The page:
Whether you're a marathon vet or you're new to the distance, the long run can often cause anxiety. Running for 2, 3 or even 4 hours is a huge time commitment, and it's a real test of your mental and physical stamina. But is the long run really necessary during marathon training? The short answer is...probably. But you do have some flexibility when it comes to when and how far you actually run. Ready to go the distance? Here's what you need to know.
The Why of the Long Run
Most long run training plans max out at 20 to 22 miles, although it should be noted that many European plans use 30 kilometers (18.6 miles) as the upper limit. Whether you're running 16, 18 or 22 miles, the long run provides both mental and physical benefits, and those adaptations often don't show up until the final miles. A long run (usually defined as anything longer than 75 to 90 minutes when marathon training) will prepare your bones, joints, muscles and ligaments for the fatigue and strain of a long race. An hour-plus run can also help hone your mental toughness. Running long can be boring, and there's usually some discomfort (fatigue, thirst, etc.). Practicing being in this situation can give you the confidence that when things get difficult, you'll be able to keep going.
Long runs are also key to figuring out the gear and fuel you'll want on race day. A stomach can react very differently to fuel at mile 20 of a marathon compared to a 45-minute recovery run. Some runners need to hydrate and fuel at specific intervals to stave off nausea and lightheadedness. Better to figure that out on a low-key training run instead of on race day!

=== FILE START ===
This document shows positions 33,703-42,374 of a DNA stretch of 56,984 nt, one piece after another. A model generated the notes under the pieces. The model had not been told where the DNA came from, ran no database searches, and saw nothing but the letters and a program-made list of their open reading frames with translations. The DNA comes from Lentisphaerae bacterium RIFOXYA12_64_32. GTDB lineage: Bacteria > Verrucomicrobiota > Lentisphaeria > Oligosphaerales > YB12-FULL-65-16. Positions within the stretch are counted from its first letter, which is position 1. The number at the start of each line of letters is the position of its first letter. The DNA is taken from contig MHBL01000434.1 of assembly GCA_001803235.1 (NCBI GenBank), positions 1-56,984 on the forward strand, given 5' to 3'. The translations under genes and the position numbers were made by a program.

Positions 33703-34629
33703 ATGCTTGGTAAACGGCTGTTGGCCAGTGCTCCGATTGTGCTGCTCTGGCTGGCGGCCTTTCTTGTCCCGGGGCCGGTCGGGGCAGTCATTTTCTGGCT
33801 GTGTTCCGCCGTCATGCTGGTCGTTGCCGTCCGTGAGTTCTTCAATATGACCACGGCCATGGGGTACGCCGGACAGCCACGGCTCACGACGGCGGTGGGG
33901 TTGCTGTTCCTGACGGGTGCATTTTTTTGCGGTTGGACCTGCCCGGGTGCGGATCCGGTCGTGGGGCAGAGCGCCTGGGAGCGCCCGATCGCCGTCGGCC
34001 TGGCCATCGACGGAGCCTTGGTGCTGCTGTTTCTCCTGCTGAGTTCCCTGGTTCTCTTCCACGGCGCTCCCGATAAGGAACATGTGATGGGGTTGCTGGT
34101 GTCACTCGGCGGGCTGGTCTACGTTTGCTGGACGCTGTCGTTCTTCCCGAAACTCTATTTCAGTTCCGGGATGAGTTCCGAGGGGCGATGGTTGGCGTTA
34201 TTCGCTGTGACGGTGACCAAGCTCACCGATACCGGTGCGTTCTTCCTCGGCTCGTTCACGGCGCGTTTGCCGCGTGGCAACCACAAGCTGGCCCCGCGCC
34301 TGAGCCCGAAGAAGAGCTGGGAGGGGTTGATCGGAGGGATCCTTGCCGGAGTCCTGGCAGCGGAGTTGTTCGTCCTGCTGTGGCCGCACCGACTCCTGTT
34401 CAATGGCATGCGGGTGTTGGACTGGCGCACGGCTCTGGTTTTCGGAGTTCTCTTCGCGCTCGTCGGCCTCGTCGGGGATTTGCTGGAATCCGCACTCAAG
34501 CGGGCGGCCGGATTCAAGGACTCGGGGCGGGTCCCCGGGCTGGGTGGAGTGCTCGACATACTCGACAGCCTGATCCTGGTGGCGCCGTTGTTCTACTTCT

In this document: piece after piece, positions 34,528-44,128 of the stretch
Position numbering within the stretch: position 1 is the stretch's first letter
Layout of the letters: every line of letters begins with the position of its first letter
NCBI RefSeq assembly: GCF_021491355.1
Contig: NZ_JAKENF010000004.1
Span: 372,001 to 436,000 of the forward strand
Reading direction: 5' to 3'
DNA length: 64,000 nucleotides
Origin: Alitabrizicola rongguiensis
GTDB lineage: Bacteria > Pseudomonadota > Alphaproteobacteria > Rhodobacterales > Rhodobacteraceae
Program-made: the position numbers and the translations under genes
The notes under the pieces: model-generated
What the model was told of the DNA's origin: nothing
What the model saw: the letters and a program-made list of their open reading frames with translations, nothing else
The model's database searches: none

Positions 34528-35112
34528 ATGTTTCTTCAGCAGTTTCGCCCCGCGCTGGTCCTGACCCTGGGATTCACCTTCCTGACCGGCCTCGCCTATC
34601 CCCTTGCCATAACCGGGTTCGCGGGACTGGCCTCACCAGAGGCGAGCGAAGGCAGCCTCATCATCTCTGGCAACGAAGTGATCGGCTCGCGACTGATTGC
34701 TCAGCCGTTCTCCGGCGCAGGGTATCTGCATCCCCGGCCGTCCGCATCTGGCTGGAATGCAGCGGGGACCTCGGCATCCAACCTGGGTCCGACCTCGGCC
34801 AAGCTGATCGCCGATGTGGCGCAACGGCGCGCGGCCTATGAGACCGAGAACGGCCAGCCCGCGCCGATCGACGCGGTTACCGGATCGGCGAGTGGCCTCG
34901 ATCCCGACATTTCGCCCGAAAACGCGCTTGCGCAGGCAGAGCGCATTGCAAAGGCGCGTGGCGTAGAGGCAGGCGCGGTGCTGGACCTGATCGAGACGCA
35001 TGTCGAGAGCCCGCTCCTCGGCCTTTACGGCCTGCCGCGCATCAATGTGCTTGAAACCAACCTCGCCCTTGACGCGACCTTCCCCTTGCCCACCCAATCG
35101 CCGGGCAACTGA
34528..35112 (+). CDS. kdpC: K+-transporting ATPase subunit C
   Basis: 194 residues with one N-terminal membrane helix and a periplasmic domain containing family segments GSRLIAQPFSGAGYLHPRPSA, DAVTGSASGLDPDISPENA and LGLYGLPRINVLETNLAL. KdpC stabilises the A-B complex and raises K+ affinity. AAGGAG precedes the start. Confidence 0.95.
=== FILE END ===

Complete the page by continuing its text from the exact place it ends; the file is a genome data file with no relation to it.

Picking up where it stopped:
You know the whys of the long run, but what if your body or schedule just can't handle 20 milers? There may be another way. One of the physical adaptations that take place during a long run is that your body learns to use glycogen more efficiently. Glycogen is your muscles' main fuel, and when you run out (usually around the 90- to 120-minute mark of an unfueled run), your performance will take a nosedive. Over time and through training you can teach your body to rely less on glycogen and burn fat instead. One of the ways to do this is through long runs, but another way is through higher overall mileage. You can also add in more moderately hard, medium-distance long runs. So instead of running 20 miles on Saturday and 0 miles on Sunday, you can do a divided long run, 12 miles on Saturday and 10 or 12 miles on Sunday. This will produce a similar, if not greater training effect without spending 3 hours on your feet.
Keith and Kevin Hanson, coaches of the Hansons-Brooks Distance Project, eschew the traditional 20-mile run for their sub-elite runners. Instead, their philosophy is that no single workout (like the long run) is more important than another. They focus on creating residual fatigue, often through back-to-back medium length runs, which produces similar (or better) physical adaptations as compared to the traditional 3-plus hour run. Most of the Hansons-Brooks plans max out at 16 miles, which is still a lengthy run, but if you're interested in trying something new, their approach might be a good one to explore.
If you're an experienced runner just looking to finish a marathon (not PR) and you're open to taking walk breaks, it might be OK to jump into a race with minimal long runs. Of course, it all depends on your personal training and injury history and what you want to get out of the experience. And if you need a little inspiration, keep in mind that Greta Waitz, the famed Norwegian runner, only maxed out at 13 miles in training before winning the 1978 NYC marathon. Of course, if you're planning on running an ultramarathon, this might not be the best plan of action.
READ THIS NEXT: 10 Quality Breakfasts to Fuel Your Long Run